Miners are able to breathe easier and more affordably with K-MAX, new rigid fibreglass ventilation ducting developed by Schauenburg Industries Ltd. in North Bay.
Launched after four years of in-house research and development, the ducting offers ultimate air flow efficiency, energy savings and lower transportation costs. "We're quite excited to have a product that we can bring to the market and address all those issues," said Don Croteau, a Professional Mining Engineer and the Managing Director of Schauenburg Industries Ltd. in North Bay.
Canada's only manufacturer of filament wound and phenolic resin ventilation duct, Schauenburg has long supplied the country's mining and tunnelling industries with ducting that carries fresh air to underground miners and equipment while removing or diluting hazardous gasses or dust. Underground mining has been its biggest market. With energy costs for mine ventilation becoming more of an issue and a concern for clients, the company set about cutting those costs by reducing the K-factor of its ducting. The K-factor is a measurement of friction that moving air encounters. Rigid filament wound and phenolic resin ductwork has a lower K-factor than not only typical flexible PVC materials, but also metal and rigid plastic.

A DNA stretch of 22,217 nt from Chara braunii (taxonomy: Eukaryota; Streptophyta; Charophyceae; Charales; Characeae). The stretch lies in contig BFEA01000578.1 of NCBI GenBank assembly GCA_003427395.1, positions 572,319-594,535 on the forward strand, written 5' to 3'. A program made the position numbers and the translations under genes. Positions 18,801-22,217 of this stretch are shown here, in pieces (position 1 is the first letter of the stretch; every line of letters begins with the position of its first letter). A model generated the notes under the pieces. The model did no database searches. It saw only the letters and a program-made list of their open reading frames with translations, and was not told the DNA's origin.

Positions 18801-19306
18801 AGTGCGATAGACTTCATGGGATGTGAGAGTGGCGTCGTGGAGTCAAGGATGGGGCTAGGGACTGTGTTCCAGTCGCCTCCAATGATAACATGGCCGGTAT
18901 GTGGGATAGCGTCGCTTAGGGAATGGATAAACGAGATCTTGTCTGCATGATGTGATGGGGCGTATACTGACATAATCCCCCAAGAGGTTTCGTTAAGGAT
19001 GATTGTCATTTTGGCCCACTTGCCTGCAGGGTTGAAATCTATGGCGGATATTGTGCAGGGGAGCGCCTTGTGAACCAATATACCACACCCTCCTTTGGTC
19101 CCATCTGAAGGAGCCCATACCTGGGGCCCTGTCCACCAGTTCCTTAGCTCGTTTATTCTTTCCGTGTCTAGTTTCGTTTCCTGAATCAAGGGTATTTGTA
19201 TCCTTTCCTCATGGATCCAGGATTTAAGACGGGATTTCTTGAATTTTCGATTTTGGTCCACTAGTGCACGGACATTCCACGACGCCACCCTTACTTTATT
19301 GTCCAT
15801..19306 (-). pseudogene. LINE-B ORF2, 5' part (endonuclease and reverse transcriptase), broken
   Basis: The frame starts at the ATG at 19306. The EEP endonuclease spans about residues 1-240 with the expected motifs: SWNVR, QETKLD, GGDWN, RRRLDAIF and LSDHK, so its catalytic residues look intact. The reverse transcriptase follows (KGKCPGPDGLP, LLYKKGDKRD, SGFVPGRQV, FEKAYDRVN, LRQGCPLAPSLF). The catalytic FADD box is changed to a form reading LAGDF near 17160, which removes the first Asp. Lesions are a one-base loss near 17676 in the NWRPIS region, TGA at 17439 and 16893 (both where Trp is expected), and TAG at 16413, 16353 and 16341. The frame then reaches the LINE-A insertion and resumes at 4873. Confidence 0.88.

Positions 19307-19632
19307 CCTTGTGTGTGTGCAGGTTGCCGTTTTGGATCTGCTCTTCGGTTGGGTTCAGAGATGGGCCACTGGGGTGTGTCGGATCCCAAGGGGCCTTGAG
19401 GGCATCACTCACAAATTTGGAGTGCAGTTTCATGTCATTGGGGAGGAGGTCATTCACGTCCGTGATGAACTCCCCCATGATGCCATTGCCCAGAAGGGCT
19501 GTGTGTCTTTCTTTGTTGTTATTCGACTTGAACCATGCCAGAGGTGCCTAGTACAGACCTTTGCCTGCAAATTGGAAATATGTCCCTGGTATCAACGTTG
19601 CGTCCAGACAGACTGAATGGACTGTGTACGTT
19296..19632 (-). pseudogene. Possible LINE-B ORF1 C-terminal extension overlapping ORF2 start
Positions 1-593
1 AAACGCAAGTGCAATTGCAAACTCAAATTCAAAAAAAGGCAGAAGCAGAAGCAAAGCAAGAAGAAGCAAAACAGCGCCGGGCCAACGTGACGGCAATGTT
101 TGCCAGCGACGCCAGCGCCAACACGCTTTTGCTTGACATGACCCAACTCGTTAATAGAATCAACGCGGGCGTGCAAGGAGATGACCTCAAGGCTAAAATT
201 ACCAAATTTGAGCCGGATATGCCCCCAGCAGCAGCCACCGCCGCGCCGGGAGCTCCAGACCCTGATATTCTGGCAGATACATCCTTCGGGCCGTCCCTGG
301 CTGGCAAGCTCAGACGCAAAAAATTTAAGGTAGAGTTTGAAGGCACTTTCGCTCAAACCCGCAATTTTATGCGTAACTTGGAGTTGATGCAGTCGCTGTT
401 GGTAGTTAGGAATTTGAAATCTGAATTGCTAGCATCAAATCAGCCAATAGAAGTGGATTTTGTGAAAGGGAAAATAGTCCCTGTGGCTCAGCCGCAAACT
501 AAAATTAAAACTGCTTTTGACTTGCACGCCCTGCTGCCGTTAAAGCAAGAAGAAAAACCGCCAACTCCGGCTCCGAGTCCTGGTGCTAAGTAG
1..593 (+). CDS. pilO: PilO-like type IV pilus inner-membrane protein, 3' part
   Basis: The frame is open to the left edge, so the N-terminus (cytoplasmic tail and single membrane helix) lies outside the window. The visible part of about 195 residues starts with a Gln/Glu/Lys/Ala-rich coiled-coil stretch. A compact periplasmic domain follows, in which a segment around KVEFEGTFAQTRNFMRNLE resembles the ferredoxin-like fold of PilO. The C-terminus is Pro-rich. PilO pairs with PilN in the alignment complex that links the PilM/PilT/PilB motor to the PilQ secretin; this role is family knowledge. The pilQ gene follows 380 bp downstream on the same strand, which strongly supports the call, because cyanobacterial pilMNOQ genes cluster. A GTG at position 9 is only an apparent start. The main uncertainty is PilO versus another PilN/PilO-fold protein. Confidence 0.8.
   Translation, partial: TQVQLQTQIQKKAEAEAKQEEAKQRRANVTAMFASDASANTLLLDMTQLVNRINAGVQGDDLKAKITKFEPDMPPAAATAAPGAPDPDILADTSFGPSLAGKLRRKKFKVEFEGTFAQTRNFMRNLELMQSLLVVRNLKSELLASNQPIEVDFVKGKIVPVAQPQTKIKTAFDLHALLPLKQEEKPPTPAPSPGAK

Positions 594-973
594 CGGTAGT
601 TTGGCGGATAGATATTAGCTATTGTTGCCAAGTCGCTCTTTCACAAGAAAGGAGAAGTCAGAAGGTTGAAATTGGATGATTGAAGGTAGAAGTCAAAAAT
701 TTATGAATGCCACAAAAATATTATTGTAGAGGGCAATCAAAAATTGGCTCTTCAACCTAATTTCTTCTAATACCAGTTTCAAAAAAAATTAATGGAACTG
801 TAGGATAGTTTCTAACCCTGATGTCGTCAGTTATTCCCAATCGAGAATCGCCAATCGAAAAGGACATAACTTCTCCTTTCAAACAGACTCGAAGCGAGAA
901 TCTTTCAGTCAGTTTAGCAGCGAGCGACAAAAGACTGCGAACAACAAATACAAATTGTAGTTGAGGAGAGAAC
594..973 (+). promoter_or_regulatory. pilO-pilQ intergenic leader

The more friction and the longer the duct, the more horsepower is needed in electric fans that drive air through the ductwork, Croteau explained.
His team began experimenting with methods to make its duct interior smoother. It tried a variety of formulas for coating mandrels, the cylindrical axles or spindles used to shape its rigid ducts. "We reduced our K-factor by about 25 per cent," said Croteau. "It was a really good K-factor, but we still had the issue of leakage at the joints so we tried different scenarios with different gaskets and seal components and we found one that worked really well."
Both the friction factor and seals were tested by CANMET, the Canada Centre for Mineral and Energy Technology in Sudbury, with great success. "I'm very excited about the results," Croteau said. "Now we have a really good K-factor which allows the air to flow through the pipe quite easily and we have some good seals at the joints so therefore you're getting maximum air flow at the end of the pipe."
Schauenburg continued its innovations. The logistics of getting rigid ducts to a mine and getting the pipe underground were still a concern. "We went back to the drawing board and looked at ways of getting...